Seek the source of the tantrum not just the catalyst. Compassion got better results. Click To Tweet

As a woman, I’ve learned that reality is sometimes messy. Own it.

But as a Christian, I see myself in that tantrum when I’ve struggled against situations that didn’t go my way.

Like all the times I thought I praying hard or long enough meant God would give me the answer I wanted, but didn’t. All the times life broke my heart, and I thought God didn’t care or wasn’t listening. I realized I’d been wrong.

I couldn’t hear Him over my tantrum.

I’ve learned to seek Him, knowing His perfect gifts trump whatever I thought I wanted.

He chooses compassion for me each and every time, inviting me into His stillness, offering His peace for my panic.

When I throw an epic tantrum of my own, God reminds me, that I don’t have to cope on my own. I just have to . . .

Psalm 46:10   ESV  “Be still, and know that I am God.

and He calls me His – His sweet love, His daughter.

[jetpack_subscription_form subscribe_text=”Enter your email address to get more of this encouraging content for the modern Christian mom!”]

Posted on

Growing Pains

Growing pains are a part of growing up, but we have to trust that what is coming is better than what we have.

Growing pains are a part of growing up, but we have to trust that what is coming is better than what we have.

Yesterday, my sweet little girl had her third very wiggly tooth. It was so wiggly that it moved when she talked and poked between her lips when she kissed me. Beyond wiggly.

But when Daddy grabbed his forceps to help it along, our joyful little girl turned into a puddle of tears.

This is loose tooth number three. She “knows” it only hurts for a second. She feels so much better when it is out, but couldn’t get over her fear of the pain.

Holy smokes. The hysteria. Screaming, crying, refusing to open her mouth to let us even look at it.

We had been letting it come out on its own; however, she was struggling to eat and complaining it hurt to bite down. Upon closer inspection, we could see the larger front tooth growing underneath it was almost all the way in. She couldn’t keep this old tooth any longer.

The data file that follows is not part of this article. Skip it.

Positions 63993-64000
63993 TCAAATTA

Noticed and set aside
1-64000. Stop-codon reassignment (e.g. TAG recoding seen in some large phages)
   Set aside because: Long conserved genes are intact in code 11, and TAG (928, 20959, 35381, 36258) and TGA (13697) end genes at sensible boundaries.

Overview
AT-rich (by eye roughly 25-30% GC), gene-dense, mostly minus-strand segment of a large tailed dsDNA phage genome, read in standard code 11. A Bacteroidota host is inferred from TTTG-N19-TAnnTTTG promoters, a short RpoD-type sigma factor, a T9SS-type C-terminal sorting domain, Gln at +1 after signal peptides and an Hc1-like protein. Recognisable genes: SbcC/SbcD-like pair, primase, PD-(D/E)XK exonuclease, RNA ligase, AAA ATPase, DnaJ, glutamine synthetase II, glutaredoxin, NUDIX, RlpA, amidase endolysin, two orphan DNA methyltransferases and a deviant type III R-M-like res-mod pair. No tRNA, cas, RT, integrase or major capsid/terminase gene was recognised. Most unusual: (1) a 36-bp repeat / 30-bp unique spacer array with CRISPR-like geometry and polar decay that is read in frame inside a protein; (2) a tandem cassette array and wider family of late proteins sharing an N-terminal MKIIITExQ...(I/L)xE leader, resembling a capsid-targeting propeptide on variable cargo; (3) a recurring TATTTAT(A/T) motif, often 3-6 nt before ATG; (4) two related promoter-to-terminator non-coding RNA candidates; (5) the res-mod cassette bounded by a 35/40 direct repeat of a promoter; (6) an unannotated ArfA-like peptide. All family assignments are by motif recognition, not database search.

She was so terrified of the pain that she might feel, she was willing to live in the pain that she knew.

The goal was to remove the tooth, but not at the expense of the relationship. She has to know that she can trust us to help her handle a little bit of pain.

Brainstorm – Anbesol! I squirted the gel around the base of her tooth. As her mouth grew numb we tried again.

She squeezed my fingers and looked in my eyes as daddy popped her tooth out easy peasy. I don’t know if the Anbesol actually made a difference or just made her think it made a difference, but she was finally – peacefully, loose tooth-free.

Growing pains are a part of growing up, but we have to trust that what is coming is better than what we have.

As she made her tooth fairy preparations (an adorable note “i beliEve in tooth fairys” with a procedural diagram for clarity), I couldn’t get over the idea that her reaction: drama, tears, hysterics over this tooth that was causing her pain was so much like how we respond to God with our sinful pasts.

Are we so afraid to trust Him that we cling to the pain we know? #transformation #growingpains Click To Tweet

As we are transformed into new creations, pieces of our old selves start to die. Like her tooth, they start to feel not quite right, then get uncomfortable before they reach the point that they are almost completely ready to be thrown away, just hanging onto our lives by a tendril.

Sometimes in that moment, we cling most fiercely.

But God, I don’t want to let that go . . .

But God, what if . . .

Do I really need to end that friendship?

It’s just . . . it’s not THAT bad.


We fuss and cry and refuse, while our sweet Father stands over us, knowing that dead piece of our past is hurting us. He wants to take it away, not to hold us back, but to give us freedom.

He is changing us by degree, but only when we trust Him.

Proverbs 3:5 ESV   Trust in the Lord with all your heart, and do not lean on your own understanding.

She couldn’t understand how much trouble that dead tooth was causing. Even as it hurt her with every bite, she held on for dear life. But the second it was out, she was so relieved.

Like when I learn to let go of the things I know aren’t pleasing to God, aren’t refining me to be more like Christ. I pry my knuckles off their grip on me, then realize how much they’d been hurting me, dragging me away from Him.

I’ve learned that my own understanding asks ‘why should I let go?’

His understanding writes on my heart, ‘To stop letting it keep you from ME.’

Don’t let a fear of growing pains stop your transformation.

[jetpack_subscription_form subscribe_text=”Enter your email address to get more of this encouraging content!”]